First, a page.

This congregation originated by members of the Secession congregations of Logiealmond and Kinclaven. In order to have a place of worship in their own connection, they united in a petition to the General Associate Anti-burgher Presbytery of Perth for supply of sermon which was granted August 1786. They built a place of worship in 1788. A new church was built in the village of Bankfoot in 1824.
Source: Annals and Statistics of the United Presbyterian Church, by Rev. William MacKelvie, D.D., pub. 1873. Film #477618. More details are given in the source.

FHL Film Number
Baptisms and Marriages 1807–1810 0304670 item 4 X
Baptisms, Marriages, and Deaths 1806–1811, 1818–1820 1482995 items 8–9
Session Minutes 1789–1792, 1806–1815, 1818–1820, 1836 1482995 items 8–9
List of Members 1806 1482995 items 8–9
Note: The X means records have been extracted.
Managers’ Minutes 1831, 1840–1853, 1858–1909
Note: Available at the National Archives of Scotland, Edinburgh, record CH3/31.

Relief Church, extinct

Previous to the year 1784, several parishes adjoining that of Auchtergaven were dissatisfied with their ministers. In 1791, a petition was presented to the Relief Presbytery of Perth which was granted. Their place of worship was at Sloganhole. The people broke up into two parties; the one adhering to the Relief Synod at Leadmore in the parish of Auchtergaven, the other met in the town of Little Dunkeld and formed a congregation with the Independents. Neither prospered and supply of sermon was withdrawn from the portion adhering to the Relief Church. A congregation was later formed including persons who had been active in Leadmore and Little Dunkeld, and a church was bought from the Independents. The Union of the Secession and Relief Churches in1847 rendered the need for two congregations of the same denomination in a small village highly inexpedient. The Presbytery attempted to unite those in Bankfoot with this congregation but without success. Supply of sermon was continued until 1853, when it was withdrawn, and the congregation became extinct.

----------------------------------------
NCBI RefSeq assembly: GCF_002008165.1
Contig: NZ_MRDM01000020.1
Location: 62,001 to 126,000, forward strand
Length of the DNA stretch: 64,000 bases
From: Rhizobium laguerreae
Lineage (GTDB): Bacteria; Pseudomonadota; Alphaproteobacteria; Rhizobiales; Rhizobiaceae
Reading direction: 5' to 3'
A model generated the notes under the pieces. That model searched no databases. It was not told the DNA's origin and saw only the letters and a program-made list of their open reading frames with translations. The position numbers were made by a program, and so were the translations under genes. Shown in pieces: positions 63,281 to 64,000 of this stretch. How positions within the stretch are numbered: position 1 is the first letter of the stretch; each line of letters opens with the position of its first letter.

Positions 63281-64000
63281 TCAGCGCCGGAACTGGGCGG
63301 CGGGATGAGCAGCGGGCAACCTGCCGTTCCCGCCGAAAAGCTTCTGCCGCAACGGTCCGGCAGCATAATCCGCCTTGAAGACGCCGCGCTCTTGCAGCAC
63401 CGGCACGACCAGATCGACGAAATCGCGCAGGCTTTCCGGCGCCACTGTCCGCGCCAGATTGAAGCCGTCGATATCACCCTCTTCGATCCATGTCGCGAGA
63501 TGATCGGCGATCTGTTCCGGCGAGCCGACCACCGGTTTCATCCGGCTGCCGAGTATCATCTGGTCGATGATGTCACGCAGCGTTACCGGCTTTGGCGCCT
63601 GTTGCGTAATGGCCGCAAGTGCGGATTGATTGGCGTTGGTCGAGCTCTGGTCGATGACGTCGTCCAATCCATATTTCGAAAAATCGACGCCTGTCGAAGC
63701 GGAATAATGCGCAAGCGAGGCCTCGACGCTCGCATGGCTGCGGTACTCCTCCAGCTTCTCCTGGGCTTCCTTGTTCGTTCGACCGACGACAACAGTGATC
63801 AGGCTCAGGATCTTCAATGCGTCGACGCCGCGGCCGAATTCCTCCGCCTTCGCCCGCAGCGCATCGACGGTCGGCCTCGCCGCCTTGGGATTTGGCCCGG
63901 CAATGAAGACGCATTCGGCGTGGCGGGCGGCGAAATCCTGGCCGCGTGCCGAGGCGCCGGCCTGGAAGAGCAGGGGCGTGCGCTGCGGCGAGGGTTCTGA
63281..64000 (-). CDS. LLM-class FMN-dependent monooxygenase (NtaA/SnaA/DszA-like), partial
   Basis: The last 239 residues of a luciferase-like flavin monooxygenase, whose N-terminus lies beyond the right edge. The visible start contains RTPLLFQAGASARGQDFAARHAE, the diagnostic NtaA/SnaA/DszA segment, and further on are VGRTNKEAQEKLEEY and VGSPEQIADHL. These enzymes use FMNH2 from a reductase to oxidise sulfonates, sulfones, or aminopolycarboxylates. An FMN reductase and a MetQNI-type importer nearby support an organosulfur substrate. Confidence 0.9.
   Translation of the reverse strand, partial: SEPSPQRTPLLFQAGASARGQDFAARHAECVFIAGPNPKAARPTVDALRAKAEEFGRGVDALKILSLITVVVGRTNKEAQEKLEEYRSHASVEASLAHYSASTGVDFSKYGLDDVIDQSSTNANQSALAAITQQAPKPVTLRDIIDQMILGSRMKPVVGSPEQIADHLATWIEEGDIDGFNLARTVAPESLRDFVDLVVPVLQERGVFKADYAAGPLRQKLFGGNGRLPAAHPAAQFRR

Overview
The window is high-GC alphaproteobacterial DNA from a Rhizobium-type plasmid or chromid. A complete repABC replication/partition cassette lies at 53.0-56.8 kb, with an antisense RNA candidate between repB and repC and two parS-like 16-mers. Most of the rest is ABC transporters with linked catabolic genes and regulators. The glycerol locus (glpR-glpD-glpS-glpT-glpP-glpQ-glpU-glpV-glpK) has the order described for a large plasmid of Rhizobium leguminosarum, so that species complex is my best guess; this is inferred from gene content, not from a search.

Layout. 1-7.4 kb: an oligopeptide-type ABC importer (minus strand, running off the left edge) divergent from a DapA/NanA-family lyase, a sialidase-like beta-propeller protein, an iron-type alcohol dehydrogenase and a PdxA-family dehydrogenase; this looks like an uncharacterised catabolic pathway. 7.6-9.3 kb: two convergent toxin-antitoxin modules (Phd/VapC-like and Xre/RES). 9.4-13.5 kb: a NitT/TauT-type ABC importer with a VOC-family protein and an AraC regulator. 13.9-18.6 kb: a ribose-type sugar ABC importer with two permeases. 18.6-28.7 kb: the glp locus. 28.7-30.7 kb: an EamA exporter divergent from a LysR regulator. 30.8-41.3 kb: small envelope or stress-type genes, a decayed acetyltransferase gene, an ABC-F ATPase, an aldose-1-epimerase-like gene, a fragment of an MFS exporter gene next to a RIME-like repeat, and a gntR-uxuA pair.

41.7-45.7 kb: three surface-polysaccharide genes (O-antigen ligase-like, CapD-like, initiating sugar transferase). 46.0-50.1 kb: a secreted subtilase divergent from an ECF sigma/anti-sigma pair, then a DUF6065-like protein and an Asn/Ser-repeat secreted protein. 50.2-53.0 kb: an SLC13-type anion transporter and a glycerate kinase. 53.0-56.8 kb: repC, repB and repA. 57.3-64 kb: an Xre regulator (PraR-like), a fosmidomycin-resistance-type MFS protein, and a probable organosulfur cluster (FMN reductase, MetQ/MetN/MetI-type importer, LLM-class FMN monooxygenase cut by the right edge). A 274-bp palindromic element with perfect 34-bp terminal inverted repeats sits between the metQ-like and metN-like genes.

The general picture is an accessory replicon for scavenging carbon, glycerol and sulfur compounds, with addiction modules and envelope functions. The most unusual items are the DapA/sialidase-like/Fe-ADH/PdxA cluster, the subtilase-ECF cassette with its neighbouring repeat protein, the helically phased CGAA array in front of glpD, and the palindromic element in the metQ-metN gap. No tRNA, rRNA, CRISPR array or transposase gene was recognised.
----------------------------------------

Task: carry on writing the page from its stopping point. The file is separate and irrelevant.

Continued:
Source: Annals and Statistics of the United Presbyterian Church, by Rev. William MacKelvie, D.D., pub. 1873. Film #477618. More details are given in the source.

The extent of records is unknown.

 Auchtergaven Free Church

This congregation was formed at the Disruption. The church was erected in the village of Bankfoot in 1844. It was renovated and reseated in 1885. The membership declined with decrease of the population.
Membership: 1848, 207; 1900, 95.
Source: Annals of the Free Church of Scotland, 1843–1900, ed. Rev. William Ewing, D.D., 2 vols. pub. 1914. Film #918572. More details are given in the source.

The extent of records is unknown.

Civil Registration Records

Government or civil registration of births, marriages, and deaths (also called statutory records) began on January 1, 1855 in Scotland. Each parish has a registrar's office and large cities have several. The records are created by the registrars and copies are sent to the General Register Office in Edinburgh. Annual indexes are then created for the records for the whole country.
See the article on Scotland Civil Registration for more information and to access the records.

Probate Records

Auchtergaven was under the probate jurisdiction of the Commissary Court of Dunkeld until 1823, and since then has been under the Sheriff's Court of Dunblane. Probate records for 1513- 1901 are indexed online at You must register on the website but use of the index to probate records, called 'Wills & Testaments,' is free. You may then purchase a copy of the document or, if the document is before 1823, it will be on microfilm at the Family History Library. To find the microfilm numbers, search in the library catalog for the 'Place-names' of Perthshire and the subject of 'Probate records.' Then click on the link to the records of the Commissariat of Dunkeld.

The library also has some post-1823 probate records for Perthshire. Look in the library catalog for the 'Place-names' of Perthshire and the subjects of 'Probate Records' and 'Probate Records - Indexes.'

Read more about Scotland Probate Records.


  1. Lewis, Samuel A., A Topographical Dictionary of Scotland (1846), pp. 72-84. Adapted. Date accessed: 02 May 2014.